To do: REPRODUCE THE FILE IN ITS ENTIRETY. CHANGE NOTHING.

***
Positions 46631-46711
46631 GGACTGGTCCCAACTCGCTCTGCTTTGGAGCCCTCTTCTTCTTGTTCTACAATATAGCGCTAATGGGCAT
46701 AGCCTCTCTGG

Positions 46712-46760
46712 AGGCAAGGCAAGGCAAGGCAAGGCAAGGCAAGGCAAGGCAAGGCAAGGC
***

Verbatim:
Positions 46631-46711
46631 GGACTGGTCCCAACTCGCTCTGCTTTGGAGCCCTCTTCTTCTTGTTCTACAATATAGCGCTAATGGGCAT
46701 AGCCTCTCTGG

Positions 46712-46760
46712 AGGCAAGGCAAGGCAAGGCAAGGCAAGGCAAGGCAAGGCAAGGCAAGGC